“We’ll Sing and We’ll Shout”: A Mantic Celebration of the Holy Spirit | Richard H. Cracroft | 1993

Every child of God is entitled to experience “hosanna” moments, when the manifestations of the Spirit prompts mantic celebration.

This speech was given June 29, 1993.

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"I’d like to begin my invasion of your souls this morning by wrenching a bit Elder William W. Phelps’ lyrics of the hymn we just sang, written at the dawning of the Restoration as the Spirit of God had just begun “to come forth” with latter-day, brand-new dispensational intensity:

The Spirit of God like a fire is burning!
His latter-day glory pours everywhere forth;
His Spirit and blessings are manifest daily,
And angels commune with his children on earth.

I wish to celebrate this morning the reality of the often ignored and too little heralded but very real outpouring of the Spirit of God upon the believing inhabitants of earth—right now, this morning, in the early evening of the last dispensation. I hope that when I get through this morning we might all leave this meeting with our eternal perspective refurbished and revitalized, and sharing the jubilation of Elder Phelps’ chorus,

We’ll sing and we’ll shout with the armies of heaven,
Hosanna, hosanna to God and the Lamb!2

II. The Example of Sister Olsen
Many of you know what I am talking about when I talk of “hosanna moments,” those transcendent moments in our lives when, without warning, we are overwhelmed by a close encounter with eternity, a surprise of the spirit—those moments when, while engaged in the temporal rhythms of our daily and earth- encrusted lives, comfortably duped by familiar routines, we are suddenly brought face-to-face with the holy, swept by the Spirit of God into a transcendent reality, overwhelmed by undeniable evidence of a literal Father in Heaven who knows you and knows me and is somehow interested and involved in our lives. The “We’ll-Sing-and-We’ll-Shout” moment is that moment when our God, Brother-of-Jared-ing us, reaches his hand through the veil to startle our sensibilities, to reassure, to comfort, to guide, to prod, to change our course. Then our spirits soar, our souls are renewed, and we can never really be the same again.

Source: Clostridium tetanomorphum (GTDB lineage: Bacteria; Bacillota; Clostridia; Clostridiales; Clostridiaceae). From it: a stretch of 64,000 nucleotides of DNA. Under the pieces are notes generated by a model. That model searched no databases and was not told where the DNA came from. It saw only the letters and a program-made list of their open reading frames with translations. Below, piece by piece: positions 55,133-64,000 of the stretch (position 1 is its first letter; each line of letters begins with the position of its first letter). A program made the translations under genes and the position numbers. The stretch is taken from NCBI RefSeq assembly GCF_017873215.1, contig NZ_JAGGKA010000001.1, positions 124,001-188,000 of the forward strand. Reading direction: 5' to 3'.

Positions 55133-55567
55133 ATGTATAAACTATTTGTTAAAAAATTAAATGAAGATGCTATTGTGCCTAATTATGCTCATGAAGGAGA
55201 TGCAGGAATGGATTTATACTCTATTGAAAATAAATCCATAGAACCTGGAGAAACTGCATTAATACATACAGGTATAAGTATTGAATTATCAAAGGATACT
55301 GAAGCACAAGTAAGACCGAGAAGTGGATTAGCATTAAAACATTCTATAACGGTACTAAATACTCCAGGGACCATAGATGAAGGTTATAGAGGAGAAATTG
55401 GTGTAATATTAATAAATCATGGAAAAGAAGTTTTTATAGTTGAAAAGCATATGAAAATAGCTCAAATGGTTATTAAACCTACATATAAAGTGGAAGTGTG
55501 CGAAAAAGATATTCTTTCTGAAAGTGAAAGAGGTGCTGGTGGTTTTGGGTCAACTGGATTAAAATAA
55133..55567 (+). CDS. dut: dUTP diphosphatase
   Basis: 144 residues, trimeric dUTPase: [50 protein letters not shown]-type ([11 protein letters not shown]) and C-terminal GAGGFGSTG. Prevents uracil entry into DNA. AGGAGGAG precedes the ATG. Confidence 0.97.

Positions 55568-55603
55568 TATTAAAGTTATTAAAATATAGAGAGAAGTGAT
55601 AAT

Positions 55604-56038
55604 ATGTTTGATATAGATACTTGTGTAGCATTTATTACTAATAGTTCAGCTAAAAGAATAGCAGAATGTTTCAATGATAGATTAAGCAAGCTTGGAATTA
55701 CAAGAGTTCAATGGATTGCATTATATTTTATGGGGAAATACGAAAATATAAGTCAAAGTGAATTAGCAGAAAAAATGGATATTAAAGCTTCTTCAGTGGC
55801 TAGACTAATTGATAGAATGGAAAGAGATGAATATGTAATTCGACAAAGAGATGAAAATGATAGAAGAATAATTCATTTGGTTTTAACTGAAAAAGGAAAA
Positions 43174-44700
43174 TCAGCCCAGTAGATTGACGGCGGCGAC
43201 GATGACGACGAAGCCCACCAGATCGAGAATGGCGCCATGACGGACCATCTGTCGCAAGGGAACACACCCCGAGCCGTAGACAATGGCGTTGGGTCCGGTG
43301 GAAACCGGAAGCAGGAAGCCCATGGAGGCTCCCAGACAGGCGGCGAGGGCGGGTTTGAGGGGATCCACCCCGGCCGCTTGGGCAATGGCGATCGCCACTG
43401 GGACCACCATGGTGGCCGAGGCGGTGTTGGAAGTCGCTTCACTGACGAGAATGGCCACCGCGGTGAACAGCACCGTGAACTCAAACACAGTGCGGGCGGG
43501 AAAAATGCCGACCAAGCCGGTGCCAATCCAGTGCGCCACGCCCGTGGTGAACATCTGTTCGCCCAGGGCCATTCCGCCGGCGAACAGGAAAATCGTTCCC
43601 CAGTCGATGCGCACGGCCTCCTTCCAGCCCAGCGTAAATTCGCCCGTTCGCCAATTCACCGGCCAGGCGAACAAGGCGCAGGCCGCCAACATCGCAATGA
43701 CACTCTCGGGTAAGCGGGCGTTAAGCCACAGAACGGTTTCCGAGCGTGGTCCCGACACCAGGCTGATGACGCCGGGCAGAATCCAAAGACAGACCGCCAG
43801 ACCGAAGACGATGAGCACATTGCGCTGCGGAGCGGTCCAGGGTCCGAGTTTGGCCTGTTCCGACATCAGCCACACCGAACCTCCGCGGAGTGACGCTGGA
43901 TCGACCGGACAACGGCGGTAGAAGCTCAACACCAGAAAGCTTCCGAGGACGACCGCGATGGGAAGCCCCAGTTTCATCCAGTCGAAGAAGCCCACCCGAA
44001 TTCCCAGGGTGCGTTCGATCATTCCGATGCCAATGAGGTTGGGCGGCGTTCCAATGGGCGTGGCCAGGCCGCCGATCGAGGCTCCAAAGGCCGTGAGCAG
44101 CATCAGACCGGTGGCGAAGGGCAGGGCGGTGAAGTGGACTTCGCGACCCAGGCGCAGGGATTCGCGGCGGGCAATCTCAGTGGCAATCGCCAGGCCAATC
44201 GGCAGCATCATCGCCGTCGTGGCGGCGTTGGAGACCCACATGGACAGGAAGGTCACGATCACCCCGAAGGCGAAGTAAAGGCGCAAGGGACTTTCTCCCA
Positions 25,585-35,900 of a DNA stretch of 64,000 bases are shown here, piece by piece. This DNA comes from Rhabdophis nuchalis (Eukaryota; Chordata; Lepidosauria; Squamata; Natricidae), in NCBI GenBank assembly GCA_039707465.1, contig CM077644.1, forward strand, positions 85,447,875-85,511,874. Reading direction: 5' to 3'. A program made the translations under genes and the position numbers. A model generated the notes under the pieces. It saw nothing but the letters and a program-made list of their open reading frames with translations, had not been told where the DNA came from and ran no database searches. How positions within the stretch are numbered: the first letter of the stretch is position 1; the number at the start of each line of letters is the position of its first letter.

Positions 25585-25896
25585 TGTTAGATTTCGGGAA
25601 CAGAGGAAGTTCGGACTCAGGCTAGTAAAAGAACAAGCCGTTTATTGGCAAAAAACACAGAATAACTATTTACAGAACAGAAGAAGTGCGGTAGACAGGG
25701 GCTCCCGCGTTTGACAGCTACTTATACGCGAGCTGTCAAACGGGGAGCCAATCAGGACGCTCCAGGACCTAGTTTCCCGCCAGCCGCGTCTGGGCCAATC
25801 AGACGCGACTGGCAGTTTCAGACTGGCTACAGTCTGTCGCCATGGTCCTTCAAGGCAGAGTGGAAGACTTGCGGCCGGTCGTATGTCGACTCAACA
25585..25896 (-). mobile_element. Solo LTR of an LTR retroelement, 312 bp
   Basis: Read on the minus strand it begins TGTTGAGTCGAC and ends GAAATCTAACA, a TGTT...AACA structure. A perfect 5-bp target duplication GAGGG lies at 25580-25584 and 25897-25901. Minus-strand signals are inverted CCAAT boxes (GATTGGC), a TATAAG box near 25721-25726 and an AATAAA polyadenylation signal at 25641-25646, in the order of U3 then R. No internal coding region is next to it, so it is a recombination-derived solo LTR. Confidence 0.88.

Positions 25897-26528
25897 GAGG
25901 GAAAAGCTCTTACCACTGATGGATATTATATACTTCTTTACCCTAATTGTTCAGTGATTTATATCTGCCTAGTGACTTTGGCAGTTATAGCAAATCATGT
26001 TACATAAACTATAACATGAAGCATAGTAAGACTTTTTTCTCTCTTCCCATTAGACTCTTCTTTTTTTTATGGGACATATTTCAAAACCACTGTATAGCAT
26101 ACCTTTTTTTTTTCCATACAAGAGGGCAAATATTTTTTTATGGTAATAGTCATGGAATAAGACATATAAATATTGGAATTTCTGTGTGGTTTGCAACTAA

It is my experience that, in one way or another, these glimpses of eternity come to most of us. Nudging us toward our destiny, his welcome and too-infrequent interventions shout to our souls that our Heavenly Father lives! That his purpose is to bring to pass our “immortality and eternal life” (Moses 1:39); that we “live our lives in the eye of God, and not at the periphery but at the center of His vision” ;3 and that our God “is everywhere present,” as Brigham Young told us, “by the power of His Spirit—His minister the Holy Ghost” (JD 11:41).

The surprise of the Spirit that quickened the life of a young Swedish woman more than twenty years ago illustrates and exemplifies the pattern I am fumbling to describe. Naming her story for you makes it resonate once more in my soul, for it is pure and simple truth.

Sister Ingrid Olsen (not her real name) was a recently divorced mother of a young son and was almost as recently a convert to the Church. The divorce had alienated Ingrid from part of her family, and her conversion to Mormonism had alienated her from her friends. The resulting personal anguish had dampened her initial joy in joining the Church. She felt alone and abandoned and overwhelmed before an uncertain future. In the midst of such turmoil, her prayers seemed futile, and what had initially been a time of spiritual refreshing had become a season of despair.

Bewildered by it all, she welcomed one afternoon the opportunity to visit a cousin in a neighboring village, nearly ninety minutes away by bicycle. She planned to devote the trip to prayer, hoping to receive some indication that her Heavenly Father understood her plight and would give her some needed direction and solace. As she rode her bicycle toward her destination, she was miserably aware that the darkening day and threatening clouds matched her own darkened spirits, and she felt that her prayers were rebounding, unheard and unanswered, from the leaden heavens.

In this state of mind, Ingrid at length reached the distant village and made her visit. Starting on her return trip, she rode her bicycle up a long incline in the face of an increasingly strong wind before which she could hardly make progress."